Two months ago Blue Jackets fans were speculating whether Nate MacKinnon or Jonathan Drouin would look best in Union Blue. The late season surge ended that talk and have Jacket Backers entering the offseason with a most unfamiliar emotion: hope.
Expectations have never been higher for the only NHL franchise without a playoff win after ending the season a tiebreaker out of the Stanley Cup Playoffs and loaded with re-signed youngsters and three, count ‘em three, first round selections in June. For all the momentum and optimism the 2013 Blue Jackets earned, there is just as much uncertainty.
With so much to consider this offseason, I posed seven burning questions for my fellow Blue Jackets writers here at TheHockeyWriters.com.
Q: John Davidson suggested the sting of missing the playoffs will serve as positive
motivation for this team going forward. Do you agree or is he simply attempting to ease the
JEFF LITTLE: There is no question that this will be a positive motivating force. While everyone will say
that the playoffs were the goal, there was no rational EXPECTATION of a playoff slot this year.
Davidson ‘s “brick by brick” metaphor means that building the team will be done thoughtfully,
but it also means “don’t expect miracles right now.” A shortened, intense season favors clubs
with lots of returning players, and hurts teams like the Blue Jackets, who were both the youngest
in the NHL and needed to incorporate lots of new players. The poor start was to be expected.
The 15-5-5 finish was not. This was more than “one brick at a time” — a big piece of the wall
went up this year.
HARRY KAMDAR: I believe that JD is genuine in sharing his thought about the sting of missing the
playoffs serving as positive motivation. He is also indirectly making reference to lessons-learned
in so narrowly missing out on an invitation to Lord Stanley’s annual gala. Even if he didn’t say a
word, this particular Jackets team has shown that it will not be denied and will continue to build
on this season’s success and learn from its shortcomings, most notably in the first half of the
ROARKE BOES: Initially Davidson had to be as shocked as everyone else concerning the
Jackets improbable playoff run. By the deadline, though, Davidson made it clear he
believed this team could win in 2013 via the acquisition of superstar Marian Gaborik.
The Jackets convinced themselves they deserved to be in the playoffs and missing out
on a technicality will long serve as motivation for this young team. Davidson is right, it’s
hard to see this proud, feisty team using their failure as anything but motivation.
Q: Is Sergei Bobrovsky the longterm solution in goal or another one year wonder?
JEFF: Anybody who claims the ability to predict future goalie performance is lying. Goalies
are to hockey what left-handed pitchers are to baseball — wacky, unpredictable . . .and essential.
Any General Manager who gives a goalie a contract over four years is insane. See DiPietro, Rick, Bryzgalov, Ilya and, to a lesser extent, Rinne, Pekka. Large, long contracts seem to adversely impact the goal stopping ability of most goaltenders.
That being said, Bobrovsky should not be measured by Mason. When you listen to the
teammates, coaches and opposition, Bobrovsky is universally heralded as one of the hardest
working players — not just goaltenders — in the league. Mason – – -not so much. Bobrovsky
has a maturity and work ethic that Mason could not grab onto, and seems to have that ability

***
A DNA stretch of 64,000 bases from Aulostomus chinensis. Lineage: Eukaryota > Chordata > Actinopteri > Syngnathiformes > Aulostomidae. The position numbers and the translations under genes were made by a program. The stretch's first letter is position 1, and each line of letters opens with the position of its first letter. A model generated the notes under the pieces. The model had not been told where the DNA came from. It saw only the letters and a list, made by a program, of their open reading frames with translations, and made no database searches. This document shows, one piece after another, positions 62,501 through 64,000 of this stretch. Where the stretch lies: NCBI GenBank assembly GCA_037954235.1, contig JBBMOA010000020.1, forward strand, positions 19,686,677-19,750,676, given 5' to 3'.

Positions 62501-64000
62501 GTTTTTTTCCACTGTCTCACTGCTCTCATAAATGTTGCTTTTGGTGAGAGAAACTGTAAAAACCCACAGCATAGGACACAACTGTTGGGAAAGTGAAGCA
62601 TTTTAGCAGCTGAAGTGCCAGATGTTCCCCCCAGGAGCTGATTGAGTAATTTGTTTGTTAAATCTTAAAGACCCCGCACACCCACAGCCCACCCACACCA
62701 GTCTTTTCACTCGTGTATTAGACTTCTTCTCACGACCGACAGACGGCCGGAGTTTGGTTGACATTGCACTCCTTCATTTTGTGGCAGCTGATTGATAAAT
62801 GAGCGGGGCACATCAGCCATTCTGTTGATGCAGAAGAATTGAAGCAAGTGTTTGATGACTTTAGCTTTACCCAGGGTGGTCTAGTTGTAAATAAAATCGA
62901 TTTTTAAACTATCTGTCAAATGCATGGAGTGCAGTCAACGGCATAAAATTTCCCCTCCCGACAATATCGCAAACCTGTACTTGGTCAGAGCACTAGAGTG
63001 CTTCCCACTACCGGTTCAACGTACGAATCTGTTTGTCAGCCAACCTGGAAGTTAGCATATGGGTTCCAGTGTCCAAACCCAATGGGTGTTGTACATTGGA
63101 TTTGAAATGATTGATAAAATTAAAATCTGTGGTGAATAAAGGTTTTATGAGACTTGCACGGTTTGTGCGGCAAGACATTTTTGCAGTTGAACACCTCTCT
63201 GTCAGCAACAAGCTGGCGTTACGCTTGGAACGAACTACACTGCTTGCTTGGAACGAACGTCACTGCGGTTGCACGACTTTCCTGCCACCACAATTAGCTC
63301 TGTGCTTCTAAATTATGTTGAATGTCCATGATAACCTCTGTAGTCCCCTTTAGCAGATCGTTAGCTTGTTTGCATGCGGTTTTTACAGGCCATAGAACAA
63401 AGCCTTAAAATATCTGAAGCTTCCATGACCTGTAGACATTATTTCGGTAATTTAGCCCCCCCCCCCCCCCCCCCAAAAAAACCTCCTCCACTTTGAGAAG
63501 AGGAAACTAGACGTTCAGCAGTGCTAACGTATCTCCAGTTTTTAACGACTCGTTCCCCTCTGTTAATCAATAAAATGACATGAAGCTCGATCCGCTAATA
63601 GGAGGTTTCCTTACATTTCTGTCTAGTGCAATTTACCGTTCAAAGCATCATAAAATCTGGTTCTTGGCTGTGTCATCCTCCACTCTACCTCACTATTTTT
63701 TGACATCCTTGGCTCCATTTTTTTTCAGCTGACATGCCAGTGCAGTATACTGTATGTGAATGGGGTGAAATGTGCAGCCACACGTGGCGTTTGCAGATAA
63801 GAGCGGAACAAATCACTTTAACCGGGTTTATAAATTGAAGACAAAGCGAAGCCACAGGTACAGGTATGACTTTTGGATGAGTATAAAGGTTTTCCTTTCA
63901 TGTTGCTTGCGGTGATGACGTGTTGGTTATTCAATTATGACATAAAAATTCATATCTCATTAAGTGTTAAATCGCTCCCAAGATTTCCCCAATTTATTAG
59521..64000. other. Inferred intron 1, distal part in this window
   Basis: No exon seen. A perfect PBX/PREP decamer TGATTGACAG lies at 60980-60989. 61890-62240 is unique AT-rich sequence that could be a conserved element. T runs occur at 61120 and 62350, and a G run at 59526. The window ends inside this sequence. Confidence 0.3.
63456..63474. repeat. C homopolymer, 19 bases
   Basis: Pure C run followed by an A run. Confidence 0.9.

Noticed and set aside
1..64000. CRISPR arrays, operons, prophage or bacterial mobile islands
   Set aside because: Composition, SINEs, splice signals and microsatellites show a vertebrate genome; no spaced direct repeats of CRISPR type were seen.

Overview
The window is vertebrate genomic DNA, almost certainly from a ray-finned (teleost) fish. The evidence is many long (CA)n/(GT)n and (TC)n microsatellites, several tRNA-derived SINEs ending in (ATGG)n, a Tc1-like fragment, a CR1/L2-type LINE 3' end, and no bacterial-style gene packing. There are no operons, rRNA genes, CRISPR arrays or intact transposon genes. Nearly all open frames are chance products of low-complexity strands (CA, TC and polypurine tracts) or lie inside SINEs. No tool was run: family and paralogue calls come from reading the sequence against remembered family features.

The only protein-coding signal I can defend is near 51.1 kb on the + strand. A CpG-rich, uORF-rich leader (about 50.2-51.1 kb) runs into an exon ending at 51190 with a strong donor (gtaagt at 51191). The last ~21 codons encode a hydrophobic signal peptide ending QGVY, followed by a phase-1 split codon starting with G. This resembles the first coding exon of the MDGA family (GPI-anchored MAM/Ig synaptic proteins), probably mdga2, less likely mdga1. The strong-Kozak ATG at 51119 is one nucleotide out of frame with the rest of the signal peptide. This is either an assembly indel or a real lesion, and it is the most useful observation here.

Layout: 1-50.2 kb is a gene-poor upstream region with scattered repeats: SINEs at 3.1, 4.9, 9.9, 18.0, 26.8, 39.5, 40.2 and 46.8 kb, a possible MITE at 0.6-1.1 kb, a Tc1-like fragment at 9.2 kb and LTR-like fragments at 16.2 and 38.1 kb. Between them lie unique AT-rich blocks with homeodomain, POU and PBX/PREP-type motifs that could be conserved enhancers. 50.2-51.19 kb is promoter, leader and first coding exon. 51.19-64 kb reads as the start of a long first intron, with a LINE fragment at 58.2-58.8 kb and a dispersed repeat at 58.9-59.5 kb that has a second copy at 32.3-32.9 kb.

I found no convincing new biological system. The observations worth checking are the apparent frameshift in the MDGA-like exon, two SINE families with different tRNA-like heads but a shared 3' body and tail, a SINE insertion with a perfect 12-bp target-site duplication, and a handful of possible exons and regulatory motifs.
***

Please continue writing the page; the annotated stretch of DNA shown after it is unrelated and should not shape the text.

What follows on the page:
to “forget” a bad goal or a bad outing. There’s a reason that the average starting goalie in
the NHL is 29 years old — it takes experience and a mature approach to know how to handle
adversity and the pressure of being THE guy in net.
Davidson & Kekalainen acquired Leighton for a reason, so let’s see what he shows in the off
season. In the meantime, Dansk is working his way up, McElhinney is in the organization, and
the European crop is advancing. Goaltending is the rarest commodity in the NHL, so nurturing
these assets is vital.
HARRY: This franchise cannot repeat the mistake it made with Steve Mason by putting all
their eggs in one basket, so to speak. Mason was in a similar situation during his Calder Trophy
winning season as Bobrovsky this season.
Former GM Scott Howson was enamored by young Mason and committed to him as the
franchise goalie even in subsequent years when the lad’s performance dropped off significantly.
When Howson finally signed Bobrovsky, it was too late to save his career in Columbus.
The moral of the story is that the Jackets must have a solid back-up goalie as Bobrovsky is going
to ride the peaks and troughs like anyone in his situation.
ROARKE: Goaltending is the most important individual player to their team in all of
major professional sports. Oh, you think it’s the quarterback, eh? The difference between
quarterback and goalie is that a team with, say, a Trent Dilfer-level talent between the
pipes has never and will never win sixteen games in the Stanley Cup playoffs.
You can’t win without goaltending. Columbus learned that the hard way. Bobrovsky is
a safer bet going his second season than Mason was for several reasons. Bobrovsky
is not a rookie, he’s battle-tested. Bobrovsky was much more stable this season than
Mason was in his playoff year. Bob’s .936 SV% and 2.00 GAA tower over Mason’s
08-09 totals of .916 and 2.29. Mason allowed 4 or more goals 13 times in 61 regular
season games (and three more in the Wings playoff sweep). Bobrovsky allowed 4 or
more just three time in 37 starts. Bobrovsky has already proven himself better than
Mason ever was. Let’s hope he can keep it up.
Q: Rumors persist that Columbus may deal one or more of their first round selections in
June’s Entry Draft. What’s the right move for this team going forward: trade up for one of
the top players in the draft, move picks for an established NHL player who can help right
away, or exercise all three first round picks and stock up on talented prospects?
JEFF: These are the types of questions that are lots of fun to speculate about, but are ultimately
unknowable, because we don’t know who other clubs might make available by way of trade. So,
we have to go with what is known. First, the Blue Jackets have strength on the blue line, both
on the big club and in the minors/juniors. They need more offense, as Bobrovsky’s heroics made
up for the offensive shortcomings. However, even that improved as the season went on. They
have a very good starting goaltender, but the back-up is a question mark, though there are several